Installating and Configuring the Server

Dynamic Host Configuration Protocol

Every computer on a local area network (LAN) needs to have a unique IP address (see Section ...) so that it may send and receive data. The Dynamic Host Configuration Protocol (DHCP) is a networking protocol that allocates IP addresses dynamically to computers on a LAN. Without it, an administrator needs to give each client computer a static IP address manually. This may seem simple enough to begin with, but given time, it slowly turns into a nightmare: computers are added, removed or moved about, and the number assignments eventually become arbitrary and troublesome to keep track of. On a network with manually assigned addresses, it's also awkward to connect transient devices such as laptop computers that are also used on many other networks. You have to talk to the system administrator to find out the network configuration, and then check the network to find a free address. With DHCP, it's easy: just plug in an Ethernet cable for the new device, and it will immediately request an IP address from the classroom server, which will assign an unused number to it.

In an Edubuntu lab, the classroom server is configured as a DHCP server. A system administrator assigns a range of IP addresses to the server. Each client computer on the LAN has its TCP/IP software configured to request an IP address automatically from the DHCP server when that client computer starts up. The request-and-grant process uses a lease concept with a controllable time period. This eases the network installation procedure on the client computer side considerably.

In addition to the IP address, a DHCP server can set other configuration information, such as the address of the DNS server, the DNS domain of the client, and the gateway IP address, so that the client computer can be fully functional.

Before I continue, let me explain the concepts I've just introduced. First, the DNS domain: all Linux computers are given a hostname upon installation of the OS, which is used in system messages and configuration. When the computer joins a network, its hostname and the domain of the network together combine to form the Fully Qualified Domain Name (FQDN) of the computer.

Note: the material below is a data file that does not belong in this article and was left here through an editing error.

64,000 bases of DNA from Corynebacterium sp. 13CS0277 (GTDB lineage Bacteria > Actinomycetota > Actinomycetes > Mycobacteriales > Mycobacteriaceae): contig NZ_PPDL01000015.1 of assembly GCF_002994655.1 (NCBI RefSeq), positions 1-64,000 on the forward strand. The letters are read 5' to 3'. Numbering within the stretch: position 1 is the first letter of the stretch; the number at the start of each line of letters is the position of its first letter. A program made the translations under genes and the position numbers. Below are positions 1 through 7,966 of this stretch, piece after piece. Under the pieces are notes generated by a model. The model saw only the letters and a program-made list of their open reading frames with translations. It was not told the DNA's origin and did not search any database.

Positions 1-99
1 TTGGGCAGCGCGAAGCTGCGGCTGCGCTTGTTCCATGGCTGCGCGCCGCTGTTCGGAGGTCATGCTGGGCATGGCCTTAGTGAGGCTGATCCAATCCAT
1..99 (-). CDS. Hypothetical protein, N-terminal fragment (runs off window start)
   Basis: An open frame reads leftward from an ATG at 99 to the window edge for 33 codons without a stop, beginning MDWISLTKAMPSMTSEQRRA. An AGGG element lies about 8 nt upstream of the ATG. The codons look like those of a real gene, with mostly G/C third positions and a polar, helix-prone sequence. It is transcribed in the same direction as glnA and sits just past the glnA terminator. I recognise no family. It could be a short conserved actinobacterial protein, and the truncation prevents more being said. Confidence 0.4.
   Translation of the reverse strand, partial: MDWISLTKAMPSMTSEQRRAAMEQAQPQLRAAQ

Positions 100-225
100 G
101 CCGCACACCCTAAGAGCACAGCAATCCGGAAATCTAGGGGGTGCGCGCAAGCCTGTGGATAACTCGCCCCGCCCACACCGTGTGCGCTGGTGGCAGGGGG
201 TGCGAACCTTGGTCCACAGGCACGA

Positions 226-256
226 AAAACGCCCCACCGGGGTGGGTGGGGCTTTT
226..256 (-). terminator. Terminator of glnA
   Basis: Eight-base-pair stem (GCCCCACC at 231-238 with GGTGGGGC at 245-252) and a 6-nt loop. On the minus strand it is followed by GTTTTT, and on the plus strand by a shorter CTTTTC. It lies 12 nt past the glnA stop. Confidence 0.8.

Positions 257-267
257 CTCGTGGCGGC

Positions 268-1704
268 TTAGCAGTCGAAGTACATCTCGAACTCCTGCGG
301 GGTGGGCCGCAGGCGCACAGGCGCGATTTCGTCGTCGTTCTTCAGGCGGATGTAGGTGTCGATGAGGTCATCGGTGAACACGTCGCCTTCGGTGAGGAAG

Secondly, the gateway IP address. In Section ... I explained that the internet is a network of networks. For data packets from a computer on one network to reach a server on another network, there needs to be a gateway that is connected to both networks at once. Usually, the gateway computer will have a network card for every network to which it is connected.

By default, the Edubuntu server uses its first network card (eth0, numbered from 0 like most things in the computer world) for the classroom LAN. It runs DHCP on this card, and automatically gives out IP numbers upon request. It then accepts BootP (Boot Protocol) and PXE (Pre-boot eXecution Environment) boot requests, and passes on the Linux kernel to the client using TFTP for the transfer. Once the client has received the kernel, it boots into Linux. The default dhcpd.conf file will support over 200 clients. The LTSP server will not answer DHCP requests over eth1 (with the default settings.)


The configuration settings for the DHCP server are contained in the /etc directory --- standard Linux location for configuration data --- in the file /etc/dhcpd.conf. XXX which settings in here should be explained?

Network configuration

  • The first network card, eth0, is the interface on the thin-client side of your LTSP server. This network card connects to your terminal hub. The 192.168.0.x address range is designated as a "private" IP range for internal networks. It is not routed on the internet. IP traffic from your clients are routed to the internet through eth1. (Note that if there is a Wizzy server, it will be the one with the two network cards.)

The classroom server has the last available address in this range, namely ( is the broadcast address: packets sent to this address reach all the computers on the network). The first client will be assigned an IP number of (16)

(XXX: make a local one) Dialogue (screenshot):

Wizzy network configuration

When the Edubuntu lab has a Wizzy server, there are a couple of other aspects to network configuration.

Network Filesystem

Edubuntu lab uses NFS, the Network Filesystem, to make the home directories of lab users appear to be local to the client workstations, even though they really reside on the classroom server. The NFS configuration is specified in the file /etc/exports on the classroom server.

LTSP configuration